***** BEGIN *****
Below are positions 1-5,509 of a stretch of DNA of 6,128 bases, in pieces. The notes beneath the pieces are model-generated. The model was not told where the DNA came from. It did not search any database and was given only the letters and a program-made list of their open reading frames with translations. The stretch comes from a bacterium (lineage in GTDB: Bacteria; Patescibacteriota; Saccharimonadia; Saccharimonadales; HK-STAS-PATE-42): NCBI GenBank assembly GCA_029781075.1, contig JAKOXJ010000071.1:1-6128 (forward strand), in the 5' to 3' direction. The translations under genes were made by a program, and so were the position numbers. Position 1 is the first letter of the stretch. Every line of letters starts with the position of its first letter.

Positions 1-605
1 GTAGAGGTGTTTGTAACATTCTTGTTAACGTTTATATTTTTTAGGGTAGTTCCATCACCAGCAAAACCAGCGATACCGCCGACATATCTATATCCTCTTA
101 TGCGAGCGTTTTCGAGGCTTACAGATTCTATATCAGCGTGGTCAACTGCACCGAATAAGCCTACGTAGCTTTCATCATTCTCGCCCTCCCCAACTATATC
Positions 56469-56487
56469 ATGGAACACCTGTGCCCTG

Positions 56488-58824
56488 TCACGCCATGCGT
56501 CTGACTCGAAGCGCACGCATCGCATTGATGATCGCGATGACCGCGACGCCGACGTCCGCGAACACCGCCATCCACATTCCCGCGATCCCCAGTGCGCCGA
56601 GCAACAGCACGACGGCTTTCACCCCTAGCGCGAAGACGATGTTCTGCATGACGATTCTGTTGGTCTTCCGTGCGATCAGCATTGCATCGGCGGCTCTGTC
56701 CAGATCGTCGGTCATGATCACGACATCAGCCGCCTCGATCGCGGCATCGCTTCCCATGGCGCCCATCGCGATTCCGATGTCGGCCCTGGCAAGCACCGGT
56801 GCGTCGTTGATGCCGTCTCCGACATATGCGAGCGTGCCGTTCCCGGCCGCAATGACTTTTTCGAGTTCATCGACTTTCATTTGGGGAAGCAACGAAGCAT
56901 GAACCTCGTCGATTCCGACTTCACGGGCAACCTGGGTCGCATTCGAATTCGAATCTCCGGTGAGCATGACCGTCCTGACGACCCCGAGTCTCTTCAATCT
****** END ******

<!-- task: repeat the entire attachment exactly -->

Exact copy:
Below are positions 1-5,509 of a stretch of DNA of 6,128 bases, in pieces. The notes beneath the pieces are model-generated. The model was not told where the DNA came from. It did not search any database and was given only the letters and a program-made list of their open reading frames with translations. The stretch comes from a bacterium (lineage in GTDB: Bacteria; Patescibacteriota; Saccharimonadia; Saccharimonadales; HK-STAS-PATE-42): NCBI GenBank assembly GCA_029781075.1, contig JAKOXJ010000071.1:1-6128 (forward strand), in the 5' to 3' direction. The translations under genes were made by a program, and so were the position numbers. Position 1 is the first letter of the stretch. Every line of letters starts with the position of its first letter.

Positions 1-605
1 GTAGAGGTGTTTGTAACATTCTTGTTAACGTTTATATTTTTTAGGGTAGTTCCATCACCAGCAAAACCAGCGATACCGCCGACATATCTATATCCTCTTA
101 TGCGAGCGTTTTCGAGGCTTACAGATTCTATATCAGCGTGGTCAACTGCACCGAATAAGCCTACGTAGCTTTCATCATTCTCGCCCTCCCCAACTATATC
Positions 56469-56487
56469 ATGGAACACCTGTGCCCTG

Positions 56488-58824
56488 TCACGCCATGCGT
56501 CTGACTCGAAGCGCACGCATCGCATTGATGATCGCGATGACCGCGACGCCGACGTCCGCGAACACCGCCATCCACATTCCCGCGATCCCCAGTGCGCCGA
56601 GCAACAGCACGACGGCTTTCACCCCTAGCGCGAAGACGATGTTCTGCATGACGATTCTGTTGGTCTTCCGTGCGATCAGCATTGCATCGGCGGCTCTGTC
56701 CAGATCGTCGGTCATGATCACGACATCAGCCGCCTCGATCGCGGCATCGCTTCCCATGGCGCCCATCGCGATTCCGATGTCGGCCCTGGCAAGCACCGGT
56801 GCGTCGTTGATGCCGTCTCCGACATATGCGAGCGTGCCGTTCCCGGCCGCAATGACTTTTTCGAGTTCATCGACTTTCATTTGGGGAAGCAACGAAGCAT
56901 GAACCTCGTCGATTCCGACTTCACGGGCAACCTGGGTCGCATTCGAATTCGAATCTCCGGTGAGCATGACCGTCCTGACGACCCCGAGTCTCTTCAATCT